ISSN: 2581-5288
Journal of Gynecological Research and Obstetrics
Research Article       Open Access      Peer-Reviewed

Impact of coronavirus pandemic on cancer patients; is it time for ectoine and/or ACE inhibitors?

Eman El-Abd*

Radiation Sciences Department, Medical Research Institute, Alexandria University, Egypt
*Corresponding author: Eman El-Abd, Radiation Sciences Department, Medical Research Institute, Alexandria University, Egypt, E-mail:
Received: 23 March, 2020 | Accepted: 22 April, 2020 | Published: 24 April, 2020
Keywords: COVID-19; Cancer; ACEI; Ectoine

Cite this as

Abd EE (2020) Impact of coronavirus pandemic on cancer patients; is it time for ectoine and/or ACE inhibitors? J Gynecol Res Obstet 6(1): 002-003. DOI: 10.17352/jgro.000075

Cancer patients require attention after COVID-19. ACEI and/or ectoine could represent potential adjuvant therapy. Clinical trials are required to investigate this hope to mitigate COVID-19 infectivity and cell invasion.

Problem magnitude

In 2018, globocan reported 18,078,957 new cancer cases and 9,555,027 total deaths from cancer worldwide [1]. During coronavirus pandemic (total confirmed cases 191,127 and 7,807 of total deaths, globally; situation report-58), it is crucial to pay attention to immunosuppressed cancer patients especially, who are on recent active treatment. Qin, et al. [2], reported immune dysregulation in COVID-19 affected patients. Analysis of 2007 confirmed COVID-19 cases from 575 Chinese hospitals revealed that patients with cancer (18 patients) deteriorated more rapidly than those without cancer (13 days versus 43 days; p < 0.0001) [3]. Cancer patients had elder age, smoking history, abnormality in CT-scan, and polypnea. Risk factors for sever events in COVID-19 patients included age, female gender, cancer, hypertension, COPD, and diabetes mellitus [3].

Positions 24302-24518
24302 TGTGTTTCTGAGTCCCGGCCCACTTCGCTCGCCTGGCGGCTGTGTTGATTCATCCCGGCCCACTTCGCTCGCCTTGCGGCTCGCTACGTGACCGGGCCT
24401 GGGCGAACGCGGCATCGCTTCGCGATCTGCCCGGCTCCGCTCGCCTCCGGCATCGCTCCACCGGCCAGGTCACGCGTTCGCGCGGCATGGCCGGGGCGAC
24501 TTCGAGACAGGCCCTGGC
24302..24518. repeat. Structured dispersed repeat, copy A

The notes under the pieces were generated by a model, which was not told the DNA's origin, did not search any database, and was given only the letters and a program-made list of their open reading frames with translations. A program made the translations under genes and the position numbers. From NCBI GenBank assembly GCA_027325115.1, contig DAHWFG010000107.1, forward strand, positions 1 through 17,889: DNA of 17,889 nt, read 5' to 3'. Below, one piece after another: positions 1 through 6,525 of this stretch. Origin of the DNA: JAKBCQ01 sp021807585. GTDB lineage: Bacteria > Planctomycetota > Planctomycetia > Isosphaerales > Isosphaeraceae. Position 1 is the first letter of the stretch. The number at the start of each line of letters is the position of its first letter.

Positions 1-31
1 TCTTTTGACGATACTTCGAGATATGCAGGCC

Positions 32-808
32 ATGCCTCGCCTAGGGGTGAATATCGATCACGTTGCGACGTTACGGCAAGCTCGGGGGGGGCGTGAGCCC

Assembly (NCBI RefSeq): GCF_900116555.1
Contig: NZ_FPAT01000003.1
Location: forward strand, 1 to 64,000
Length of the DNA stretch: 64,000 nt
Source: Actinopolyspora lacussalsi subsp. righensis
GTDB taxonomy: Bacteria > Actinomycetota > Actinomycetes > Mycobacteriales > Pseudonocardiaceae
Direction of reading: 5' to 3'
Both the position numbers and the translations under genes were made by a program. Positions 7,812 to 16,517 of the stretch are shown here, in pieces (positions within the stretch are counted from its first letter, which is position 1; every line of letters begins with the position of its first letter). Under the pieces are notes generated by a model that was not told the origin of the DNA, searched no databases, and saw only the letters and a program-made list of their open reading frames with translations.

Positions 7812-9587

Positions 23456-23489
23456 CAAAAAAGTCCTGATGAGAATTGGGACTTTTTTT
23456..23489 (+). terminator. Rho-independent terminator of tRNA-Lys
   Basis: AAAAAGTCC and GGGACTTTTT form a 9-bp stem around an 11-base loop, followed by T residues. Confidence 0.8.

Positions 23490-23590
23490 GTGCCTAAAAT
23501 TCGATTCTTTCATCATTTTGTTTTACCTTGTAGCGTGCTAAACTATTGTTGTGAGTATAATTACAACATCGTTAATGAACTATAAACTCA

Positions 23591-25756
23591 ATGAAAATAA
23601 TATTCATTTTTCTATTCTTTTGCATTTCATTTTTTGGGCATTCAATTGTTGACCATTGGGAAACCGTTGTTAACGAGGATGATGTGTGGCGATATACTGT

Evidence-based suggested adjuvant therapy

ACE-2 receptor and serine protease TMPRSS2 are detrimental for infectivity of COVID-19 [4,5]. Thus camostat, and ACEI were suggested as possible potential treatments for COVID-19 [6]. Additionally, based on the molecular biology of the virus, Cepharanthine (CEP), selamectin and mefloquine hydrochloride were suggested as potential therapeutics for COVID-19 [6]. However, ACEI and angiotensin receptor blockers were hypothesized to modulate sever effects of COVID-19 and raised more concerns or patients with other comorbidities [6,7].

Minimal invasive autopsy of three COVID-19 cases revealed significant inflammatory response in lungs and tissue damage in other organs including heart, liver and kidney [8]. Tian, et al. [9], also reported inflammatory lung response in two cases who underwent lung lobectomies for adenocarcinoma. Ectoine, a compatible Solute with no detectable cytotoxicity so far, proven to modulate the inflammatory response in lungs [10-13] and would prove potential adjuvant therapy for COVID-19.


Contradictory results were obtained from testing ACEI in oncology while no toxicity and promising results were achieved using ectoine. Clinical trials are required to test the validity of these drugs to attenuate the COVID-19 sever events.

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  10. Sydlik U, Peuschel H, Paunel-Görgülü A, Keymel S, Krämer U,  et al.  (2013) Recovery of neutrophil apoptosis by ectoine: a new strategy against lung inflammation. Eur Respir J 41: 433-442. Link:  
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© 2020 Abd EE. This is an open-access article distributed under the terms of the Creative Commons Attribution License, which permits unrestricted use, distribution, and reproduction in any medium, provided the original author and source are credited.

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